Morning Musing: Hebrews 1:4

“So he became superior to the angels, just as the name he inherited is more excellent than theirs.” (CSB – Read the chapter)

Angels are an interesting topic. Perhaps the biggest reason for this is that we know so precious little about them. What we do see, though, is incredible, which only serves to fuel more speculation. Angels have appeared in various forms of media over the centuries in all kinds of different forms from cute cherubs to cynical warriors to disobedient servants to even villains. However we picture them, though, there is one fact that should be abundantly clear in all our thinking about them: Jesus is greater. Let’s talk about it.

It is hard for us to wrap our minds around the idea of a supernatural realm. Now, on the one hand, that may sound funny to say because the supernatural plays a role in all kinds of stories. We create elaborate myths and mythologies rooted in various supernatural powers and encounters. But really, we don’t know what to do with it. It often winds up as a big jumble in our minds. Who relates to whom and how and why represent a big unknown to us. This is the case for us today. It was the case for the original audience of the author of Hebrews. Part of his goal, then, was to try to bring a little bit of clarity to it. This was all with the goal of exalting Jesus to His rightful position.

He does this first by making the point that Jesus was greater than the angels. I’ve got to be honest: This is a tough point for me. That’s not because I am unclear on the matter at all. Rather, it’s because I struggle with why he even bothers to make this point. In my own thinking on the matter, I’ve never even held the slightest glimmer of a thought that Jesus wasn’t greater than the angels. That has never even been a question for me. What’s more, I don’t know anyone else for whom it’s been a question either. Now, a big part of the reason for this is probably that I grew up in the church and have spent my whole life living in a mostly churched environment. But it still seems like an odd point to me all the same.

But to his original audience, it was obviously a much more significant question. And I think I can imagine why. Jesus was something new to them. Not Him personally, but the idea of who He was. They understood God the Father, and they had a well-developed mythology around various angels, but Jesus was different. He wasn’t God the Father. But He wasn’t only human either. He was something in between. The proclamation of the apostles was that He was fully God and fully man, but this was something new as well. Yes, the Greeks and Romans had their demigods – legendary heroes who were of human and divine parentage – but there was never a serious claim that Jesus was merely a demigod. In the minds of at least a critical mass of folks in this particular community, the best they could come up with on their own was that Jesus was some sort of an angel. After all, angels were in between God and humans. Maybe He was just a particularly grand or powerful angel.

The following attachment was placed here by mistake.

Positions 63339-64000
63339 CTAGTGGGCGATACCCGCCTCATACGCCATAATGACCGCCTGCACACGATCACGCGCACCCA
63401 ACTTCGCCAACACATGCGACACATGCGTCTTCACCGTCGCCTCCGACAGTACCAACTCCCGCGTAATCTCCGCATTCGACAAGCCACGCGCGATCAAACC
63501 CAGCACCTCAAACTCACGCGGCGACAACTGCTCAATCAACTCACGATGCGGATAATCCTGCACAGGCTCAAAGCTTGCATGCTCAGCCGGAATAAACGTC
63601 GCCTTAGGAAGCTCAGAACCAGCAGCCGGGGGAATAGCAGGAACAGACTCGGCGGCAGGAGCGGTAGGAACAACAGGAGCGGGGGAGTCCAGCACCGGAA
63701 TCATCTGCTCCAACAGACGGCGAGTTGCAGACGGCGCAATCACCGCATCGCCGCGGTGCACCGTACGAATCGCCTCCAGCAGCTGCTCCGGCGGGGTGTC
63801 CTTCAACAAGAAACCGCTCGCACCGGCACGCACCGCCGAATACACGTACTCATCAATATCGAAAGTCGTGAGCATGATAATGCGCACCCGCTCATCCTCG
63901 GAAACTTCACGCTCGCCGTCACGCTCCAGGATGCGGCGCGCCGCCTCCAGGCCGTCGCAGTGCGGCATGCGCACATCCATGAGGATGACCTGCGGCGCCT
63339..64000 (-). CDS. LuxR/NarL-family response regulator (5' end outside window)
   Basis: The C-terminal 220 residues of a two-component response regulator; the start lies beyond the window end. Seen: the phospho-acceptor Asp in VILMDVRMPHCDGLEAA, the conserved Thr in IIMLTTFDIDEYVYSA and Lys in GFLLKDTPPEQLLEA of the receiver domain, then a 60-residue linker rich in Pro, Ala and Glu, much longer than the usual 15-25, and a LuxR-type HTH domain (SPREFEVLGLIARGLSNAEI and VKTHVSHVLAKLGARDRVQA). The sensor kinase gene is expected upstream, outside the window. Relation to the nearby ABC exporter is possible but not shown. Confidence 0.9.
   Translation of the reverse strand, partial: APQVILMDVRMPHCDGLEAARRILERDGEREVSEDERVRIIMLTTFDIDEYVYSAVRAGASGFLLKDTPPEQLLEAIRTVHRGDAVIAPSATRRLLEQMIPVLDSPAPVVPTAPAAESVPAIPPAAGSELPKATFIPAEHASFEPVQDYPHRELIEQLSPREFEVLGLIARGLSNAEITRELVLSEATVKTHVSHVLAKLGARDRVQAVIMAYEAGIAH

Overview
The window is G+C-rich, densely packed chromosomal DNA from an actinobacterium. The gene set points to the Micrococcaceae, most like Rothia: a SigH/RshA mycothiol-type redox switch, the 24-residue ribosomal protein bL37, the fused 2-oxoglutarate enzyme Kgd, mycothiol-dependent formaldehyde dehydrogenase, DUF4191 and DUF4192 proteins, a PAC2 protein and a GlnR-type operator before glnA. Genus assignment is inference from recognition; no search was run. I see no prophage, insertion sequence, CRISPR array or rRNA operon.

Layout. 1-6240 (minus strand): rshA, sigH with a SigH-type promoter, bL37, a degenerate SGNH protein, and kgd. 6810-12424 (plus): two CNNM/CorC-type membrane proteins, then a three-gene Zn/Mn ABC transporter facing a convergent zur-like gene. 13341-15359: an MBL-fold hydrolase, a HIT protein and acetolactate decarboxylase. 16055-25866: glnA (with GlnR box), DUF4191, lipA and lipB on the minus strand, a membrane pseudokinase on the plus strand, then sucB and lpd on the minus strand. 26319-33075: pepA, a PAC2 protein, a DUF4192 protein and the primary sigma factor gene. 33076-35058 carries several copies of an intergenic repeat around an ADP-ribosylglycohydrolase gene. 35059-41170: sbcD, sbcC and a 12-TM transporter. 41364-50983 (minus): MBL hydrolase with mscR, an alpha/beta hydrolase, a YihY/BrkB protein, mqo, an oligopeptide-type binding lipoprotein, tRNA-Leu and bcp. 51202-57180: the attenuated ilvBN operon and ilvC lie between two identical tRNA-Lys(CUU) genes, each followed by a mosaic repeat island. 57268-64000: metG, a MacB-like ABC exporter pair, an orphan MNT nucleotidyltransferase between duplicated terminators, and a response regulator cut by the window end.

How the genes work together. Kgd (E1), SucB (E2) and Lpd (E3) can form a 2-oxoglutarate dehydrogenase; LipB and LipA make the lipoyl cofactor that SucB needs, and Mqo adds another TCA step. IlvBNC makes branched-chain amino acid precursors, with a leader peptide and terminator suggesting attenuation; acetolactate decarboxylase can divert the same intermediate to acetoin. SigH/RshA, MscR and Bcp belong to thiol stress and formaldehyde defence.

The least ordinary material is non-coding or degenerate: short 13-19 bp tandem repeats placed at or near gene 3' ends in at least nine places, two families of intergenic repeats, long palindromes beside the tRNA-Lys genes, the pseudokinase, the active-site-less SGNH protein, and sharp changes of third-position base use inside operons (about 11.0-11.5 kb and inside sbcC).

The author wanted them clear on the fact that this wasn’t the case. Jesus was greater. His origin was greater. His power was greater. His position was greater. His mission was greater. His authority was greater. He was superior to them in every way. He makes this declaration in v. 4 and goes on in the rest of the chapter to cite one verse from the Scriptures after another that helps to make this case. The way God spoke about His Son was different than He spoke about the angels. The angels were called to worship Him. The Son was described in terms that otherwise only applied to God Himself. He is featured as doing things only God did and receiving recognition that only belonged to God. Angels never received anything like this. Simply put: Jesus is greater.

Now, there’s a whole conversation we could have about how the author of Hebrews uses the Old Testament here (and we will have it in the next couple of weeks), but for now, let’s think for just a second why any of this matters. Why does it matter that Jesus is greater than the angels? I think the author is slowly making a case for Jesus’ greatness. And he’s making this case to a bunch of Jewish background believers. He is going to slowly build up Jesus’ glory, but he’s starting off fairly small. What this all should remind us, though, is that Jesus is different. He’s just not like anyone or anything else. We do well to make sure we don’t treat Him as such.

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